ReplyDelete
    Replies
    1. Hi: I suspect that you already know that the answer to your question is not what you want it to be. If your tenant's sole source of income is Ontario Works (welfare) or perhaps ODSP (Ontario Disability Support Plan), then your tenant's income is exempt from garnishment or seizure for the payment of your debt. You could convert your Landlord and Tenant Board Order to a Judgment of the Small Claims Court (small fee) and try a debtor's examination in Court which is an opportunity to ask him about his assets and what he has available to pay you (it is quite possible that the answers will be that he has nothing and can't afford to pay you). Out of that process you can sometimes get Orders and payment plans that could be backed up with possible contempt findings. Sometimes the Small Claims Court judges get very creative to find a solution! Another option is to hire a collection agency and see if they have any luck--they often charge a percentage of what is collected. Sadly, you may be counting on the debtor inheriting money or winning the lottery as a condition of getting paid yourself.

      Finding the debtor's address, employment details if any, is a matter of luck. There is no specific way of finding this information for the purpose of enforcing an Order. If you can't find the information yourself you could hire a process server (who can do various database searches) or alternatively a Private Investigator who can do a bit more. This is usually called "skip tracing" and you can expect it to cost several hundreds of dollars. It is very helpful if you collected the debtors date of birth, drivers licence number, etc., at the time of renting the unit to him. This information would give the Private Investigator a head start in locating the debtor for you.

      Good luck and I hope for your sake that your tenant does voluntarily vacate today. If he doesn't leave on his own you will need to file your eviction Order with the Sheriff so that the Sheriff will come and remove the tenant. This will cost another approx $330 dollars and depending where you are in the province take a number weeks.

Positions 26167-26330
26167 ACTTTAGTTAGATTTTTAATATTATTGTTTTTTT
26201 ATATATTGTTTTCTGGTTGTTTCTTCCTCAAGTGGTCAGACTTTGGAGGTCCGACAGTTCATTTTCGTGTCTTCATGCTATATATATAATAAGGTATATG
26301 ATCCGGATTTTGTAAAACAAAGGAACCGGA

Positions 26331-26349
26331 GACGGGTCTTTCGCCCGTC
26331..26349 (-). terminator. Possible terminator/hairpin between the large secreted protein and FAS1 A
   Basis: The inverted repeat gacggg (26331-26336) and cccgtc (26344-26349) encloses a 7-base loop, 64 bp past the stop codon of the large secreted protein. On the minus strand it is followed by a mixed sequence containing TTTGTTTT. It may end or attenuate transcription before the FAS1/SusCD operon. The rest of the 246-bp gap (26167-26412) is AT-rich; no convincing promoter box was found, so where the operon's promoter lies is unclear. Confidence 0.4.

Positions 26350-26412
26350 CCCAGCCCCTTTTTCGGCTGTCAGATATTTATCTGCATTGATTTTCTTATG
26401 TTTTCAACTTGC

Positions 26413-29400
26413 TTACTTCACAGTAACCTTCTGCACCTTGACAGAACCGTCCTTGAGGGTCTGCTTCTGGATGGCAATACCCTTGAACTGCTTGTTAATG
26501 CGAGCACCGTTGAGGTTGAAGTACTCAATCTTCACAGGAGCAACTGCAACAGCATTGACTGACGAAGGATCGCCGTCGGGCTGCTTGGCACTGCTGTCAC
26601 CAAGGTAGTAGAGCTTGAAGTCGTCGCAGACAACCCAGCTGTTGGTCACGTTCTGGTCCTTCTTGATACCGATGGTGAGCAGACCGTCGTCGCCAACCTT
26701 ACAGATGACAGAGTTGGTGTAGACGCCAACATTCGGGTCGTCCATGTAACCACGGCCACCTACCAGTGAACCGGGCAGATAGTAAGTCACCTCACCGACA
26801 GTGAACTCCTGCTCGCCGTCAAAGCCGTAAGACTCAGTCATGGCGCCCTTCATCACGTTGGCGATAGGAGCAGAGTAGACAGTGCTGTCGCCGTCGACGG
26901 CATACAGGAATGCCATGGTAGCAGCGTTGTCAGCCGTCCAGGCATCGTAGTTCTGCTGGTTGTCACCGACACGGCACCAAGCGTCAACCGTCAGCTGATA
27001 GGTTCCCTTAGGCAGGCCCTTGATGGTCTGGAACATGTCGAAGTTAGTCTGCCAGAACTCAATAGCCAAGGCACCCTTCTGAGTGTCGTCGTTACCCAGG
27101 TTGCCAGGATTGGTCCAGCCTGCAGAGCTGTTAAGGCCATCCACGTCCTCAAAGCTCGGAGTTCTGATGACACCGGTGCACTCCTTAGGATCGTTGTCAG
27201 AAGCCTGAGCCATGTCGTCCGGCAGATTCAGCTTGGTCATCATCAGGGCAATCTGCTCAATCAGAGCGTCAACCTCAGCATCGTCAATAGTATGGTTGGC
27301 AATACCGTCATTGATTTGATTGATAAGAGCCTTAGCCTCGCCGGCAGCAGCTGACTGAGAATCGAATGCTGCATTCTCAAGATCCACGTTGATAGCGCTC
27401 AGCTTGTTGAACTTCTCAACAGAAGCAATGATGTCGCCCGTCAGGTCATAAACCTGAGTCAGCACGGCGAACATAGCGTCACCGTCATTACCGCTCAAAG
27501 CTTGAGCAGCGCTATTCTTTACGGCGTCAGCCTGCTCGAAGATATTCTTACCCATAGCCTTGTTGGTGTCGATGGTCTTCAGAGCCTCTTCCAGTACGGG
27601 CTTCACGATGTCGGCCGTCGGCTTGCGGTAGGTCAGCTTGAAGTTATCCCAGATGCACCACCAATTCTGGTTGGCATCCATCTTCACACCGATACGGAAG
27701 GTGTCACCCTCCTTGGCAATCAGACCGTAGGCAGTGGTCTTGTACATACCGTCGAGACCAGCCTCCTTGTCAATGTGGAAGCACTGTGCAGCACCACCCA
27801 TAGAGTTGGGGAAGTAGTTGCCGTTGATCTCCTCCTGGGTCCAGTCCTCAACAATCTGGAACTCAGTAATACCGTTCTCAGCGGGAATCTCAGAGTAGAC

Good luck

      Michael K. E. Thiele
      www.ottawalawyers.com

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    2. Dear Michael,
      It is a pleasure to have ppl like you, who help others with valuable information. I really appreciated and proud of you. At the same time, the society has ppl like my tenant, who steals others money and leave them with debts. I just came from Dr. Office and my BP is high. I have decided to follow your advise and got the forms to fill out. The tenant was willing to hand out the key by today. Also, I have found out that he doesn't have any assets or even vehicles. I was told that he works for cash, while on welfare. Officially, he doesn't work.......(he is a handy man). Do you still think it is better to go through the small claim court or better with collection agency? What you will do (if you were me)? He is still living somewhere close to my condo......other ppl have seen him. He has done that to other landlords too (I found out, while he was talking). He has told the board member that he can't pay, b/c other roommates were moved. The board member has repeated that "it is your problem sir".
      Kindly advise your opinion.....that is the only relief I have now. Thanks.

      Delete

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About Michael Thiele

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Ottawa lawyer and partner at Quinn Thiele Mineault Grodzki LLP.  Graduate of Queen's University in Kingston, Ontario.  Called to the bar in Ontario in 1997.  Undergraduate degree at Colby College, Waterville Maine, U.S.A.